In their search for a big receiver to complement their 2014 offense, the Seattle Seahawks turned Wednesday to a familiar face — Sidney Rice.
League sources confirmed that Rice has agreed to sign a one-year deal with the Seahawks roughly six weeks after having been released by the team. Rice posted on his Twitter account Wednesday afternoon that he would soon be rejoining the Seahawks, writing: “Aaayyyyooo 12s. SEA you in a few.. IM COMIN’ HOME!”
The 6-foot-4 Rice becomes Seattle’s tallest receiver with NFL experience. His re-signing means that the Seahawks will return all of their 2013 receivers except for Golden Tate, who signed with the Detroit Lions.
Financial terms of Rice’s deal with the Seahawks were not immediately disclosed but it is expected to be for much less than the $9.7 million he had been scheduled to earn in 2014. Seattle officially released Rice in late February in a move that saved the team $7.3 million off its 2014 salary cap.
- Seattle City Council kills sale of street for Sodo arena
- 9 arrested, 5 officers hurt as May Day anti-capitalist march turns violent
- Former Skyline High QB Jake Heaps signs with Seahawks
- Sinkhole forms above Sound Transit light-rail tunnel in Roosevelt area
- High court rejects franchises’ challenge to Seattle’s $15 wage law
Most Read Stories
Also an issue at that time was Rice’s health. He tore an ACL in a game at St. Louis on Oct. 28, missing the rest of the season. Rice caught 15 passes in eight games before the injury. Rice, though, tweeted earlier in the week that he had been cleared to make cuts in workouts, a significant step on his road to recovery.
Several teams had reportedly expressed interest in signing Rice, and a source confirmed that he held a meeting with the Jets this week. But sources had also said that the Seahawks had been interested in re-signing Rice since the moment he was released, pending his health and willingness to agree on a less-expensive contract.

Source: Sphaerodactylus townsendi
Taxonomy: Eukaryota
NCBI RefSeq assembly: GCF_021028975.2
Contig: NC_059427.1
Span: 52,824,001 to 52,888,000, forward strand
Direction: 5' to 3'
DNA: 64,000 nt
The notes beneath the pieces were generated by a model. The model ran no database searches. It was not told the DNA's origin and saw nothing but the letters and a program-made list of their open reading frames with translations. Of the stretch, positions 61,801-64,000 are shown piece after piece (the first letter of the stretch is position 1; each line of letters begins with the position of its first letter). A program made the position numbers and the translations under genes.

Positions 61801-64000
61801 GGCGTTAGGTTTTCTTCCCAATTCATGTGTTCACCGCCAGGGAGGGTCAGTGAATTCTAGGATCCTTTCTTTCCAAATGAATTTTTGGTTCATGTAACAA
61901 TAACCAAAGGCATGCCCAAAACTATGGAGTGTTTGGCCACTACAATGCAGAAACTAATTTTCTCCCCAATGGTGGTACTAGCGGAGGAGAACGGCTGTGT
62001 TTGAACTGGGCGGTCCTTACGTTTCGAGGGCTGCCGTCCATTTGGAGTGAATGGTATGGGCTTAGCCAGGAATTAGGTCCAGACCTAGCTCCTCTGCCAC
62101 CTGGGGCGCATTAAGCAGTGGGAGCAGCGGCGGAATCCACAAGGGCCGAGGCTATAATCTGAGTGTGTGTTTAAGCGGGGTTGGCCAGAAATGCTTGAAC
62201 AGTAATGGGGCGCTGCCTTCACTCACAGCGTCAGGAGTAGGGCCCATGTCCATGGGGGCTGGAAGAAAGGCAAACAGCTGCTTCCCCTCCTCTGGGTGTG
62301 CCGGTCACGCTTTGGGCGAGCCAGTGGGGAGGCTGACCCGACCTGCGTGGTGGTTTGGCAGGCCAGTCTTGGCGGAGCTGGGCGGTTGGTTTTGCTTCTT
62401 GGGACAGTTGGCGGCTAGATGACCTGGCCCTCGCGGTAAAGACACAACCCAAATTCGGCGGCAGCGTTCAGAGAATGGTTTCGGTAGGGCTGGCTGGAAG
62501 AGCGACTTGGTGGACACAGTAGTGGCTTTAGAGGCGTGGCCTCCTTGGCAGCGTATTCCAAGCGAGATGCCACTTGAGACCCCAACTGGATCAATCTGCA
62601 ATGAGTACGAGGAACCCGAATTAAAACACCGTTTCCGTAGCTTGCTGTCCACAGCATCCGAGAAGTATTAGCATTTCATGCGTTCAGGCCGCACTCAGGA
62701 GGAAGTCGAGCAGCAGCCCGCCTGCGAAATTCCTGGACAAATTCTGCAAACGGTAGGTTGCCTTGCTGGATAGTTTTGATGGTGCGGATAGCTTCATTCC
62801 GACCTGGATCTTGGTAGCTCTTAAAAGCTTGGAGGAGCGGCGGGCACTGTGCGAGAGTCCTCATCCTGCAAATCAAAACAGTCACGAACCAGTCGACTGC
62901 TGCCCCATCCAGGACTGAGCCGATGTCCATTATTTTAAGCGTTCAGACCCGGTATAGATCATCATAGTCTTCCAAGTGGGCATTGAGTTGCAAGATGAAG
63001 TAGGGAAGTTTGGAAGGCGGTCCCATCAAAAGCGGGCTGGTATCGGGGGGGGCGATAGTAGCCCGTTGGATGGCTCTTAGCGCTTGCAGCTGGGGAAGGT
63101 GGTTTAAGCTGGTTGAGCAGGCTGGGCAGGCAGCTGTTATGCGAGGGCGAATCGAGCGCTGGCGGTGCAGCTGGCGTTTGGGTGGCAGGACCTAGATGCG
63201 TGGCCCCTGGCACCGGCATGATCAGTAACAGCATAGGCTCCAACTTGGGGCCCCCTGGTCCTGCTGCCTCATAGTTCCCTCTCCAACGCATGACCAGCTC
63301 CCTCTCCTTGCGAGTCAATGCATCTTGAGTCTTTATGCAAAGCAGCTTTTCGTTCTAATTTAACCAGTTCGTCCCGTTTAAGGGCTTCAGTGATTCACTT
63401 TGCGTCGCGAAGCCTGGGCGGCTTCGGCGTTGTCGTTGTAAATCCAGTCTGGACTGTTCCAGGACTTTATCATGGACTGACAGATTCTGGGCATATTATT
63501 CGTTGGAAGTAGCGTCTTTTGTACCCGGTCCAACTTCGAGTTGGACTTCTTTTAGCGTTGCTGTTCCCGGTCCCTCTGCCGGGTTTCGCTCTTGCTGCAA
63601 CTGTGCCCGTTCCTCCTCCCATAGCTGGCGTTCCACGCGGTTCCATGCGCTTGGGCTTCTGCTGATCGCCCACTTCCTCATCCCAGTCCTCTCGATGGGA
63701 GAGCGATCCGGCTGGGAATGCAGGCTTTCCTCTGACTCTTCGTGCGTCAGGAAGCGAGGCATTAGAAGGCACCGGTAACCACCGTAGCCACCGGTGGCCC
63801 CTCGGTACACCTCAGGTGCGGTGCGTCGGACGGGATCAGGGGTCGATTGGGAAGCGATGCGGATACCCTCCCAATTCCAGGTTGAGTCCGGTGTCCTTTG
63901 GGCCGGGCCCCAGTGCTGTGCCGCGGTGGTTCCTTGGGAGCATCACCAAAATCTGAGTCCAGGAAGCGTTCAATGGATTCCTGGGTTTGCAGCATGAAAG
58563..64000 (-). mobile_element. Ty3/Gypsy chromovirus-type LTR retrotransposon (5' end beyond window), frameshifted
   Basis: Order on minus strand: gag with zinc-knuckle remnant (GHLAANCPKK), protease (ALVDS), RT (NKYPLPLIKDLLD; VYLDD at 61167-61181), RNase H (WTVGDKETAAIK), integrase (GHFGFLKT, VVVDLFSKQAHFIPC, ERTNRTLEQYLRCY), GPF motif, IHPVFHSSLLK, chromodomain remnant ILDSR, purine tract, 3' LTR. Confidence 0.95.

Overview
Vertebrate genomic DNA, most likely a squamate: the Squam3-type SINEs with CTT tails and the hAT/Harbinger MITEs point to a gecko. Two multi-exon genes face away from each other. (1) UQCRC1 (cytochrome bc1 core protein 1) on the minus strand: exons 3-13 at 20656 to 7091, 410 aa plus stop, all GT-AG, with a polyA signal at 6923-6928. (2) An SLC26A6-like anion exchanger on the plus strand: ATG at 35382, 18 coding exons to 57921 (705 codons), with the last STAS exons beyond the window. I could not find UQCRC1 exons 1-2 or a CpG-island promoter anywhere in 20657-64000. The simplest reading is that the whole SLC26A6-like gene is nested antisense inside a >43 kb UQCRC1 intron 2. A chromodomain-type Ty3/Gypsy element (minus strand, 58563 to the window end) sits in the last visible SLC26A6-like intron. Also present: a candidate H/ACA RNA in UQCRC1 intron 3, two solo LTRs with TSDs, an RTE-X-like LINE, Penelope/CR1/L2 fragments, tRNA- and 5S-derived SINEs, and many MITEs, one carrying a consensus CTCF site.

Shortly before the decision to cut Rice, Seahawks coach Pete Carroll had expressed enthusiasm over Rice’s recovery.
“He’s had an unbelievable recovery from his surgery,’’ Carroll said in February. “Within weeks he was back up with almost total reflection and extension, and it’s just almost an unheard of type of recovery. It’s so far ahead of schedule, so that’s great for Sid. We’ll see how that turns out, but right off the bat we’ve never seen anybody like that.’’
If Rice continues on the same schedule he should be ready for the beginning of the 2014 season. If healthy, the Seahawks hope Rice could turn into the big, and big-play, receiver the team envisioned when they signed him after four years in Minnesota in 2011. He will enter his eighth NFL season in 2014, but doesn’t turn 28 until Sept. 1.
Seattle signed Rice to a five-year deal worth $41 million on July 29, 2011, enticed in large part by his 2009 season, when he caught 83 passes for 1,312 yards. However, that’s one of only two seasons in which Rice has been able to play all 16 games.
A shoulder injury and a concussion held Rice to just nine games in his first year with the Seahawks in 2011. He played in all 16 in 2012, leading the team with 50 catches for 748 yards.
But he battled a nagging knee injury throughout the 2013 season before suffering the injury at St. Louis. He has caught 97 passes for 1,463 yards and 12 touchdowns in three seasons with the Seahawks.
Several other receivers also return. Doug Baldwin is a restricted free agent on whom the team recently placed a second-round tender, and Percy Harvin is expected to be healthy after playing just one regular-season game in 2013. Also back are Jermaine Kearse and Ricardo Lockette, but all are 6-2 or shorter.
Seattle recently signed 6-5 Chris Matthews, who played at Kentucky and was named the top rookie in the Canadian Football League in 2012, with 95 catches for 1,330 yards.
Bob Condotta: 206-515-5699
On Twitter: @bcondotta